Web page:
Why I’m Glad I Tested Positive For A BRCA Mutation #BRCA

I know the title sounds crazy! -but hang in there and read.

Since, they were not aware of the BRCA or other cancer causing genetics a few years ago, we really don’t know how far this goes back in my family’s history or where it came from. My Grandfather tells me, others also were diagnosed in the family lines, but I cannot verify these.

This is the verified cancer history of our family:

My Great Aunts & Their Children

  • Great Aunt Nadeen -
    She was repeatedly diagnosed with cancer and as I’m told, spent most of her adult life bald, as a result of chemo and radiation.
  • Julie Baker
    She was Great Aunt Nadeen’s daughter.
  • Great Aunt Noreen -
    Repeatedly diagnosed with cancer with many rounds of surgery, chemo & radiation until it was terminal.
  • Great Aunt Judy -
    Diagnosed with breast cancer. Knowing her sisters’ history with cancer, she underwent a mastectomy and hysterectomy. She is the sole survivor out of three and now my Grandfather’s only living sibling. ( I personally idolize her for her courage and think she is my inspiration.)

My Immediate Family

  • Mother -
    • Diagnosed with breast cancer in 2009.
  • Mother’s only sister -
    • Diagnosed with breast cancer in 2011.

If you cannot see for yourself. Every single female on my Mother’s side, was diagnosed with cancer. Every. Single. One. 

They say this mutation is 50/50 when it comes to inheriting it, but I really don’t see how that happens. Unless my family is very unlucky.

What does a negative BRCA1 or BRCA2 test result mean? (Source)

How a negative test result will be interpreted depends on whether or not someone in the tested person’s family is known to carry a harmful BRCA1 or BRCA2 mutation. If someone in the family has a known mutation, testing other family members for the same mutation can provide information about their cancer risk. If a person tests negative for a known mutation in his or her family, it is unlikely that they have an inherited susceptibility to cancer associated with BRCA1 or BRCA2. Such a test result is called a “true negative.” Having a true negative test result does not mean that a person will not develop cancer; it means that the person’s risk of cancer is probably the same as that of people in the general population.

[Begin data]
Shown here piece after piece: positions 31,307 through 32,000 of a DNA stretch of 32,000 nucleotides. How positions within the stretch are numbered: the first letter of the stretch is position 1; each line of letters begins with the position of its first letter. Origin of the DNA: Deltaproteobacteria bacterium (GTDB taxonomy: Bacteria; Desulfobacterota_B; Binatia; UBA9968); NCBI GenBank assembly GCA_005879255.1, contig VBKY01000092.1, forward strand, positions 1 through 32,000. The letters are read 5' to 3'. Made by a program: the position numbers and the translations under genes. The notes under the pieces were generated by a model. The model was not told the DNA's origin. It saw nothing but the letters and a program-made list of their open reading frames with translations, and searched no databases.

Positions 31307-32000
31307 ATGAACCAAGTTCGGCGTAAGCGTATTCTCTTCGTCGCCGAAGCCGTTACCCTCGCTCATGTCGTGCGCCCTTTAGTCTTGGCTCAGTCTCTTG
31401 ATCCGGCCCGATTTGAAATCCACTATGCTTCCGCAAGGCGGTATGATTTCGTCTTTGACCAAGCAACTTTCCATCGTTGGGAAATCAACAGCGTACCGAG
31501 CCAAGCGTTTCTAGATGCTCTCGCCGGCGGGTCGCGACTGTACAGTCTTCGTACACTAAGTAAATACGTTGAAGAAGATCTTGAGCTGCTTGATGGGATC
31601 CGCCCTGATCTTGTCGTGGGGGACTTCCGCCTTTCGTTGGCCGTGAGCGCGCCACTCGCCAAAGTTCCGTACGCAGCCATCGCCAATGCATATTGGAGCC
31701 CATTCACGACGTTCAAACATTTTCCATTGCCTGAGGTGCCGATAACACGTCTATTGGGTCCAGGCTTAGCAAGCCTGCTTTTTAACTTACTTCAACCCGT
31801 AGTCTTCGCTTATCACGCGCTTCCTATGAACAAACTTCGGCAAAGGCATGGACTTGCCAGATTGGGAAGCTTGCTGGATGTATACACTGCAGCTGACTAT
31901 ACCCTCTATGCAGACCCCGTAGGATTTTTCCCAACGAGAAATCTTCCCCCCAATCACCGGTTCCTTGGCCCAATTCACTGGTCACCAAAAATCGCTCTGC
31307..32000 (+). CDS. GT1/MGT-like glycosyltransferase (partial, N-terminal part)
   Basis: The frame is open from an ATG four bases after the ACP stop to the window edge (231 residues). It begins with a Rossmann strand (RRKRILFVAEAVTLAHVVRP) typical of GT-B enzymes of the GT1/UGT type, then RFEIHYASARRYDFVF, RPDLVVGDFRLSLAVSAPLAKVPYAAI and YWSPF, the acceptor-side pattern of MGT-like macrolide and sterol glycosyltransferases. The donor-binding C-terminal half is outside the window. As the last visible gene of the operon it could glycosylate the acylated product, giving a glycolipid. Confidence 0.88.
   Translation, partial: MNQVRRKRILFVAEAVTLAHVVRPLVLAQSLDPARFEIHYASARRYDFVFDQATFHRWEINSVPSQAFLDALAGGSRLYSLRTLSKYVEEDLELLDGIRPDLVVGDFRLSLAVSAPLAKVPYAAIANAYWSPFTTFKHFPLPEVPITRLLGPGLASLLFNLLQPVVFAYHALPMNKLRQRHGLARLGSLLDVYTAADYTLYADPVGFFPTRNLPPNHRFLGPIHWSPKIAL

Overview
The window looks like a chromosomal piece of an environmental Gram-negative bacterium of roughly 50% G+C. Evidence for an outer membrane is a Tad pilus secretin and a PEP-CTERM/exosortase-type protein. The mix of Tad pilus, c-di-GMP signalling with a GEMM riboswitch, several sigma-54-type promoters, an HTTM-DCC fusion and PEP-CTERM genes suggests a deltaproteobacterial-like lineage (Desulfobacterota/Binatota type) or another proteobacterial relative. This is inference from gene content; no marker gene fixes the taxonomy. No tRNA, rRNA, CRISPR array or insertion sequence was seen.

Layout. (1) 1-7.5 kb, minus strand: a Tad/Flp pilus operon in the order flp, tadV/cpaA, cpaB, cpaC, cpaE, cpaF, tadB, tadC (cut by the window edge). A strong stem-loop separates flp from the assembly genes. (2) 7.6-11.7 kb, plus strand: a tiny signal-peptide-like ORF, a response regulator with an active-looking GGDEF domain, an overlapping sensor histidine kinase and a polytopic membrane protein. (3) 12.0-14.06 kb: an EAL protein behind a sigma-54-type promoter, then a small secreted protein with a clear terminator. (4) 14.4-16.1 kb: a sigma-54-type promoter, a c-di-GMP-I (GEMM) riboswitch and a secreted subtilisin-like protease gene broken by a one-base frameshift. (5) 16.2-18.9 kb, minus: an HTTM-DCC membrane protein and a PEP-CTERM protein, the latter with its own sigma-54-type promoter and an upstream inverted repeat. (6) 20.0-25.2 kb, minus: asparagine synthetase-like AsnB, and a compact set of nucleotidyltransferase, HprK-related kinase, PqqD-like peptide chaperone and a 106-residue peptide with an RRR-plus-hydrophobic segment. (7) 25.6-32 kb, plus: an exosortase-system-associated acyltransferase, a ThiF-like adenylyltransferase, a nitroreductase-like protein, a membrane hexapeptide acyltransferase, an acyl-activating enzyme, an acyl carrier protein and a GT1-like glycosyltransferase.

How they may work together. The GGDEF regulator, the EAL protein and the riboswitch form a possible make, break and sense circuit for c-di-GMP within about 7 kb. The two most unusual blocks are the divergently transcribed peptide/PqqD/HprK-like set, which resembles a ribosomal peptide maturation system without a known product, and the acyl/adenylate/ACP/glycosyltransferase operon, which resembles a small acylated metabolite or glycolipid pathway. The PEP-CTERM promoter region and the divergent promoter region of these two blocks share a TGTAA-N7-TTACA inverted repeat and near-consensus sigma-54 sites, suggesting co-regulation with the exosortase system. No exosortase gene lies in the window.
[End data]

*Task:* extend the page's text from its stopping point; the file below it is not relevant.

In cases in which a family has a history of breast and/or ovarian cancer and no known mutation in BRCA1 or BRCA2 has been previously identified, a negative test result is not informative. It is not possible to tell whether an individual has a harmful BRCA1 or BRCA2 mutation that was not detected by testing (a “false negative”) or whether the result is a true negative. In addition, it is possible for people to have a mutation in a gene other than BRCA1 or BRCA2 that increases their cancer risk but is not detectable by the test(s) used.

If you didn’t read all that…

Basically, you can have a high probability of developing reproductive cancers, but can still test negative.

I would have been very suspicious of a negative result. Especially, since according to the Mayo Clinic, inherited BRCA gene mutations are only responsible for about 5 percent of breast cancers and about 10 to 15 percent of ovarian cancers.

There is still so much we don’t know and more genes that can be responsible for this horrible disease. I’m happy I tested positive for BRCA2. It helped me financially, to have the ability to choose whats right for me.

Even with a negative test result, it wouldn’t mean I wouldn’t be diagnosed with breast cancer or ovarian cancer in the next few years.

I was not attached to my breasts or uterus, okay maybe literally speaking, but not emotionally. I would rather have life than those any day.

By testing positive for this gene mutation and my insurance company covering prophylactic (preventive) mastectomies, they’re also required to cover the cost of reconstruction. Be sure to check out, Women’s Health and Cancer Rights Act of 1998 (WHCRA)

If you’re still here, I hope I helped you in becoming more informed.

Thanks for reading! ♥


  1. Hi Crystal. My family also have an alarmingly high death rate to cancer. I and both my siblings have BRCA1 (I’m waiting for surgery). My mum (also BRCA1) thought all 3 of us having it was really unlikely, but I think eventually scientists will discover differences within the BRCA1 (or BRCA2) camp. We already know the mutations happen at different places and they hadn’t seen our one before (it’s great to be special).
    Thank for the post,
    PS My thoughts on this stuff and other stuff on my blog :o).
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